Church's firewood project should stay where it is

Westminster Presbyterian Church volunteers probably would agree that rules are rules, and the city can't make an exception to allow a nonconforming use to continue on church property. But they also would be more than justified in asking, "Does 38 years of history count for nothing?"

That's how long the east Medford congregation has been cutting and stacking firewood that its volunteers haul to folks who need help heating their homes in the fall and winter months. Project Warm, as it's called, provides firewood to more than 100 households.

Without the help, recipients would have trouble heating their homes themselves because of financial hardship, physical disability or both. Volunteers haul wood twice a week from the church's stockpile to recipients as far away as Rogue River and Prospect.

An anonymous complaint from a neighbor alleged the woodpile was harboring rodents, but the real problem appears to be that the church never has had the necessary conditional use permit from the city to operate a woodlot in a residential area. Church officials say they had no idea they were violating zoning rules. Apparently, neither did the city: Parks and Recreation crews even have brought downed trees to the site. And the church, which is closest to the woodpile, doesn't have a rat problem.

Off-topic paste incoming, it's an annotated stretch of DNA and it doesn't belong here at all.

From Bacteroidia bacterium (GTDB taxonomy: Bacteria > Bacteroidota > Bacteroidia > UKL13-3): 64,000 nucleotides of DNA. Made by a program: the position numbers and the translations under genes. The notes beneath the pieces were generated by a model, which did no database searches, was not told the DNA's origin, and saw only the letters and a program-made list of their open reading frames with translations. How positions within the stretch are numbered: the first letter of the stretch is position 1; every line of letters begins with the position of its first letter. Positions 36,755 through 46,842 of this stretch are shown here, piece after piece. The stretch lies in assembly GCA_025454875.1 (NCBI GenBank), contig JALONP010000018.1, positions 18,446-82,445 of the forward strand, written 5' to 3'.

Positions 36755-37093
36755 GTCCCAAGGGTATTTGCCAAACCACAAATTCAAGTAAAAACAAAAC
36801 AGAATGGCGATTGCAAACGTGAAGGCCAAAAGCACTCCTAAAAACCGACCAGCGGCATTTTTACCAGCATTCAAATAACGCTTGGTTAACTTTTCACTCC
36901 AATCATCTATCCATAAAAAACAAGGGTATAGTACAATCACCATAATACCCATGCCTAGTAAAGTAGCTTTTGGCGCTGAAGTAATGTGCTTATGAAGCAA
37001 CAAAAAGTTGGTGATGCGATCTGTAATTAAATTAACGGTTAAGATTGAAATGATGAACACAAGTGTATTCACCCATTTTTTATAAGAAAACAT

Regardless of the rodent question — even if rats or mice are present, controlling them should be simple enough — the church clearly needs to get right with the city zoning rules. That shouldn't pose much of an obstacle either, provided there is no significant opposition from nearby neighbors.

To receive the necessary conditional use permit, the church would need to file an application which would be the subject of a public hearing before the Planning Commission. Beneficiaries of the firewood program, as well as neighbors, would have the opportunity to testify. The Planning Commission has the final say unless its decision is appealed to the City Council.

The alternative would be to find a new site for the woodlot. But considering the project has been operating for nearly 40 years with no apparent complaints until now, that seems an unreasonable burden for a congregation just trying to do the right thing.

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